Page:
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March 19, 2005

IP relaying makes communication easier for the deaf

From: Naples Daily News, FL - Mar 19, 2005

March 19, 2005

As a deaf 16-year-old, Russell Kane didn't know how to ask a cute classmate out on a date.

So he bribed his sister Lesley (with $1) to make the call. She relayed the "no thanks" back to him.

Kane, 40, now teaches social studies to deaf students in White Plains, N.Y., and can make phone calls through a service called Internet Protocol (IP) relay at his convenience.

"Deaf boys can easily use IP relay to call girls and ask them out whether they are hearing or deaf," he wrote in a text message response.

IP relay is a new and evolving service in which operators transcribe phone calls over the Internet in near-real time to people who are deaf or hard of hearing and then read their instant message replies back to the hearing caller.

While relay services have been available through phone companies for the last 14 years, and extended to the Internet in the last two, deaf people can now use them to connect to instant messaging and wireless text messaging programs. They can receive calls directly to their home numbers and no longer need teletype machines to display messages.

Kane, who was able to get rid of business cards cluttered with multiple voice, assistant and teletype phone numbers, said the service has kept him in better touch with family and friends while reducing once awkward communications.

"I find it so easy with doctors and offices. I give them my new number, and they can call me and leave a message instead of bothering my work secretary," he said. "I feel more empowered in my own life, more independent, much happier."

With MCI, America Online last July launched "My IP-Relay," which enabled its instant messaging software AIM to make and receive IP relay calls. Tom Wlodkowski, AOL's director of accessibility, said it was a response to the great popularity of instant messaging in the deaf community.

"Instant messaging hit a home run," he said, "because for the first time a deaf user could communicate with anybody using a mainstream technology."

Within the first 30 days of My IP-Relay's launch, he said, 100,000 calls were made through the service. There was little marketing, but within the deaf community, Wlodkowski said, "word travels fast."

Jamie Berke, 40, a Web developer who writes about deaf-related issues on the community information site, wrote that instant messaging relays are "the greatest thing since sliced bread."

In the middle of repairs to her home in Washington, Berke can receive relayed phone calls from contractors directly. "It is so, so much easier for hearing people to be able to call a regular phone number," she wrote.

Anthony Tusler, a technology policy researcher at the World Institute on Disability in Oakland, Calif., said that despite good intentions, many deaf people are isolated even in the workplace. Instantaneous communication tools like e-mail and instant messaging are changing that.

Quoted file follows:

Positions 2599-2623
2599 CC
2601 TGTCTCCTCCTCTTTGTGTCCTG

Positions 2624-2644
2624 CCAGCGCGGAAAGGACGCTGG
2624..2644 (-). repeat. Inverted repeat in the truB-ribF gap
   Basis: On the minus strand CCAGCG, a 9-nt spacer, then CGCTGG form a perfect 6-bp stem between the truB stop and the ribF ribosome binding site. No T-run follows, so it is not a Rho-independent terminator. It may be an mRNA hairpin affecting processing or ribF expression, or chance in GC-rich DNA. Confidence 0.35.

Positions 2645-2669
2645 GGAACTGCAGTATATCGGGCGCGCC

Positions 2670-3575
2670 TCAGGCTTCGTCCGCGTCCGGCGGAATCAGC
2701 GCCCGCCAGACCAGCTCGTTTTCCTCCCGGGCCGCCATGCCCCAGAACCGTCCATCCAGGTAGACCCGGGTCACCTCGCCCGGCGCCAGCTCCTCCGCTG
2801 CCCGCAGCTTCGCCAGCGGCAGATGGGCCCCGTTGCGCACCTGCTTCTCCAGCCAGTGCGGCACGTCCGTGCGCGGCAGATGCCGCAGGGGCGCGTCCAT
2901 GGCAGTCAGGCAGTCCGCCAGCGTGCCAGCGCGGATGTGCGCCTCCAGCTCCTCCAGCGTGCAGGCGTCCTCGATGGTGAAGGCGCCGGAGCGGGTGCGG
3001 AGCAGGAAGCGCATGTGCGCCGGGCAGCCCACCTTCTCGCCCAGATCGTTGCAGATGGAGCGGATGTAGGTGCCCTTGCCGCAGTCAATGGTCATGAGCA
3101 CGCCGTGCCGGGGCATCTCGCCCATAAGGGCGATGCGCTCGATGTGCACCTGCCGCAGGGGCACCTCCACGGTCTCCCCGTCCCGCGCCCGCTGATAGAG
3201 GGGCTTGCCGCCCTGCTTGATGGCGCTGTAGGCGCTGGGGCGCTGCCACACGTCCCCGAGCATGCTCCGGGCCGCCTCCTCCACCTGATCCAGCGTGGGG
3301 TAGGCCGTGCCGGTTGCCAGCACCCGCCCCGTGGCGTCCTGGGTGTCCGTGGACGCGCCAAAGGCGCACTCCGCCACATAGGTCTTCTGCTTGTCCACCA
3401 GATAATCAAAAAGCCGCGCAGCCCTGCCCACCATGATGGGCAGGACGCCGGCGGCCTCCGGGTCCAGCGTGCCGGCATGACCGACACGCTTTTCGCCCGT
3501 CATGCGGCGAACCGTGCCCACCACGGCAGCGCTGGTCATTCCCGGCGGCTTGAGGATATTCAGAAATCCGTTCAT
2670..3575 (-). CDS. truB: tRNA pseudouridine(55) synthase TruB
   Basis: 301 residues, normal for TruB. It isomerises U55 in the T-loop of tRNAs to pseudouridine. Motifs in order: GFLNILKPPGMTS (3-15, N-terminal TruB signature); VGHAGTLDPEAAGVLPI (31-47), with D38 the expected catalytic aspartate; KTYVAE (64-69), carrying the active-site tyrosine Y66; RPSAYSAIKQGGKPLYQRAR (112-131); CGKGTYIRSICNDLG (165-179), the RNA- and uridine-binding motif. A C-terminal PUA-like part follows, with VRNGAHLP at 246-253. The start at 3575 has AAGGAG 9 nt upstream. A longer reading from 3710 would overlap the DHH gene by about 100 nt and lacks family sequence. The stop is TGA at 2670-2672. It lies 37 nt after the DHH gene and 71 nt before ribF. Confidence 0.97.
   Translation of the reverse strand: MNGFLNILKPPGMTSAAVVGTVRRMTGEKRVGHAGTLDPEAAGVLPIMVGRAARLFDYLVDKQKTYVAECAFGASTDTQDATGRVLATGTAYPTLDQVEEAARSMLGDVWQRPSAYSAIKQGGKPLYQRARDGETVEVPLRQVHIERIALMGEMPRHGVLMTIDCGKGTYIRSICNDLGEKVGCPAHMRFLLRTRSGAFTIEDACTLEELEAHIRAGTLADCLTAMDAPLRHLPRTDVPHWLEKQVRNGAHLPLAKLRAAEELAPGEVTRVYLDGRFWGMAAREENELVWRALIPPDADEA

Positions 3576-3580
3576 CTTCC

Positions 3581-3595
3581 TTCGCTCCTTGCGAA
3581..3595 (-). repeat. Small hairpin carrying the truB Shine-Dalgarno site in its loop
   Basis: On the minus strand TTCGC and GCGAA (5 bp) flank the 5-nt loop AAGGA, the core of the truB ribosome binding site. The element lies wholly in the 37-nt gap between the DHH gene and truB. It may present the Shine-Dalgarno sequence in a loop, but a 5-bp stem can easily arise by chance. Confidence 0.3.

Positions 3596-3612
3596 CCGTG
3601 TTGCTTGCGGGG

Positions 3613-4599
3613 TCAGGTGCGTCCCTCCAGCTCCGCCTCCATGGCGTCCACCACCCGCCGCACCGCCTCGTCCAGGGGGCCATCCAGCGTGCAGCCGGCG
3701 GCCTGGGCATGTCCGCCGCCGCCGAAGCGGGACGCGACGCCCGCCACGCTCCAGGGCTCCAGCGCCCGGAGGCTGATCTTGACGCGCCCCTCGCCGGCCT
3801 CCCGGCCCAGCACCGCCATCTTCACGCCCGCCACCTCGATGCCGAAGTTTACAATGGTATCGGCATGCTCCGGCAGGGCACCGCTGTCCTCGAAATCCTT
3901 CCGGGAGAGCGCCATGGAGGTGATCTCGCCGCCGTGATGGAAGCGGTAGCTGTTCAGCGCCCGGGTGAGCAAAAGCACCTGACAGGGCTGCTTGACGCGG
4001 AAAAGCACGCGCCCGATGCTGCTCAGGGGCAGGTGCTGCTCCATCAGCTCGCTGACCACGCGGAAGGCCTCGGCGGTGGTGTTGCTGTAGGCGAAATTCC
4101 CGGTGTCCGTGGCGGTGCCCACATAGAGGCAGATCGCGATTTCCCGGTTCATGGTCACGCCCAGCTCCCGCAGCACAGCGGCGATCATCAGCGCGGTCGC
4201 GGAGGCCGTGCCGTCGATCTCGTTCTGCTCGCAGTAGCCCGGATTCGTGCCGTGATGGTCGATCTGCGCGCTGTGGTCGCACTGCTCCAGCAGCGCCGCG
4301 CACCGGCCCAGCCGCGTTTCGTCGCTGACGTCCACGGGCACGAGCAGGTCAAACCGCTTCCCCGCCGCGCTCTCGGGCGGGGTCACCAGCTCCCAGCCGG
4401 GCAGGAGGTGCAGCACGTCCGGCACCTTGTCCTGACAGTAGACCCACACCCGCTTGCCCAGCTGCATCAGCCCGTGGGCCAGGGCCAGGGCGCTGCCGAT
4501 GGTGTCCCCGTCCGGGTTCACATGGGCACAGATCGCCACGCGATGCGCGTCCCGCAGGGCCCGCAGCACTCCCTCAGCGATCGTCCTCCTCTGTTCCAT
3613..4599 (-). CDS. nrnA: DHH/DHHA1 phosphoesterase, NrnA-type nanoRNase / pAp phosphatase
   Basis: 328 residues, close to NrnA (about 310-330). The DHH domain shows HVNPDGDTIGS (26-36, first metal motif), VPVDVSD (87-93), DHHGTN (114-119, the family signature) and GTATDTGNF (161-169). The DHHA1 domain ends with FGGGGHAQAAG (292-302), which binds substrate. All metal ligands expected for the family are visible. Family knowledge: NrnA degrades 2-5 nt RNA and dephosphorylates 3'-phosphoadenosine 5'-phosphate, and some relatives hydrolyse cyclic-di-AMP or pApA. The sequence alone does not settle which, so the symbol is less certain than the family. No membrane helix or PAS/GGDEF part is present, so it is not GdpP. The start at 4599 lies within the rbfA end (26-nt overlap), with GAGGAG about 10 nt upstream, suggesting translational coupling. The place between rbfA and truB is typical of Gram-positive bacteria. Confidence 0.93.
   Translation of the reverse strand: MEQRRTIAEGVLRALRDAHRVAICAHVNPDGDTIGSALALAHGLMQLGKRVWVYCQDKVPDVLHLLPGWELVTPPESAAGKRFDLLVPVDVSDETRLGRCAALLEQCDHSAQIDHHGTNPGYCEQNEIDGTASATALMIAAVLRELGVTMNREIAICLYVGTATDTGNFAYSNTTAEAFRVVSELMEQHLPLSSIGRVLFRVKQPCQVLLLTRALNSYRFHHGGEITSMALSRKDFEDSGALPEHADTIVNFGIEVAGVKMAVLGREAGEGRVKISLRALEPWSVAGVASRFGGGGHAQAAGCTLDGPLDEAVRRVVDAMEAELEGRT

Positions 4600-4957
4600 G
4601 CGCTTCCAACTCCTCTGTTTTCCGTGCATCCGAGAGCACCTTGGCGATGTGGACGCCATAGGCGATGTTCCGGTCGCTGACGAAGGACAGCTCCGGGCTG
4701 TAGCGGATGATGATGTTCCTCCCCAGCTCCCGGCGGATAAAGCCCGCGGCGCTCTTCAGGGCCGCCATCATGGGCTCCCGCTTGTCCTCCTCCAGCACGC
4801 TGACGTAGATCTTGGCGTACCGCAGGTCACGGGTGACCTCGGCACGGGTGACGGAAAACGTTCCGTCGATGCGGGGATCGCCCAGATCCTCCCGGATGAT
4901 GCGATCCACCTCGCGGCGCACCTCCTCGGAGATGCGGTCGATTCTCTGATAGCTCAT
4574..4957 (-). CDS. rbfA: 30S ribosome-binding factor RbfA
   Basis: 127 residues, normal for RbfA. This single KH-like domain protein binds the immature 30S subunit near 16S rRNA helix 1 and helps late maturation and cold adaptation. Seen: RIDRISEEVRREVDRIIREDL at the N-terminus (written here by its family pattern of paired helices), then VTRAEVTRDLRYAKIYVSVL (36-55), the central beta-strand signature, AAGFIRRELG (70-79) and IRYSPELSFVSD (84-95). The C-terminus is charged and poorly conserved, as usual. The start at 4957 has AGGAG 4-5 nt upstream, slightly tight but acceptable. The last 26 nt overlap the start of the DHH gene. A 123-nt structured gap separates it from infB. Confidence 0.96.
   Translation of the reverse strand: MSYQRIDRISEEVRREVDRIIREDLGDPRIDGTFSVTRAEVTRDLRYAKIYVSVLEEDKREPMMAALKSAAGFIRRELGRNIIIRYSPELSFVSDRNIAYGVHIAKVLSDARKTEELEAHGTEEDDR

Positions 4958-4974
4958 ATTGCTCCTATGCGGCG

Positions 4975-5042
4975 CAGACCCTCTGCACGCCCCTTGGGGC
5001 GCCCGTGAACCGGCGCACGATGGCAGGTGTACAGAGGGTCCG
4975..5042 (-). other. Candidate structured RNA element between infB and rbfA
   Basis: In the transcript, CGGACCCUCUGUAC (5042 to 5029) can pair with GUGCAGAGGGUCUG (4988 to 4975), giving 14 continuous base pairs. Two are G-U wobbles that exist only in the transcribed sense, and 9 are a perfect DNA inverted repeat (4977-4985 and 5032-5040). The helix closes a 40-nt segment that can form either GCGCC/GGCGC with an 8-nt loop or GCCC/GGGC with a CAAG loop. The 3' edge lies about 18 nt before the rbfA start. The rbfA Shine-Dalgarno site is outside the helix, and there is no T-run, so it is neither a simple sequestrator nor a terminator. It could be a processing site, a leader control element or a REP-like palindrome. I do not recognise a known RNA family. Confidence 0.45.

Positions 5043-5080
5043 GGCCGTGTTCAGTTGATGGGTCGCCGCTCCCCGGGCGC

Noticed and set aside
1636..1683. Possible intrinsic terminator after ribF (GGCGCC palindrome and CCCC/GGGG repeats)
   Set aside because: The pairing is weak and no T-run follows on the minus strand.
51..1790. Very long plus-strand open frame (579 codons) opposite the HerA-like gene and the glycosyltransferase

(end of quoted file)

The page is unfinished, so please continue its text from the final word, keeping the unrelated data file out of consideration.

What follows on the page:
"Until instant messaging came along, it was really problematic for me to talk to deaf colleagues, so I had a tendency not to," he said.

Traditional teletype, or TTY, services were too expensive and cumbersome, whereas instant messaging has "a much richer language to use."

IP relay services are a step up from TTY, said Gisele Ragusa, an assistant professor at the University of Southern California's Rossier School of Education who specializes in deaf education. "I suspect that we will move away from TTY completely in industrialized nations and much more in the direction of IP relay," sje said.

Mike Mendrin, 54, an independent contractor in Santa Fe Springs, Calif., was born with 90 percent hearing loss. Before IP relay services became available, "Driving around all day was part of my life, since that was the only way I could do business with people," Mendrin wrote in a text message response.

And his social life? "Bleak," he wrote.

Now he conducts business with subcontractors and city officials through relays. At home he keeps in touch with friends through AOL. The technology has made "a tremendous impact on my life and work," Mendrin wrote.

Deaf youth have particularly latched onto the IP relay services, said Gary Packwood, a community liaison at the Houston Health and Human Services Department.

"It is a great confusion to the rest of us as to how they can type that quick with their thumbs," he said.

It doesn't hurt that many young people, regardless of their hearing, are adept at text and instant messaging, Tusler said. "The coolness factor you can't ignore."

Not that every phone call is welcome. A few weeks ago, Kane signed up for a free vacation drawing at the mall. Signing to his friend Christine that he included his phone number, she warned him that he would start getting telemarketing calls as a result.

"Great! Now I feel normal just like everyone else," he told her. "I feel like I belong."


Andrew LaVallee is a master's candidate at Columbia University Graduate School of Journalism.)

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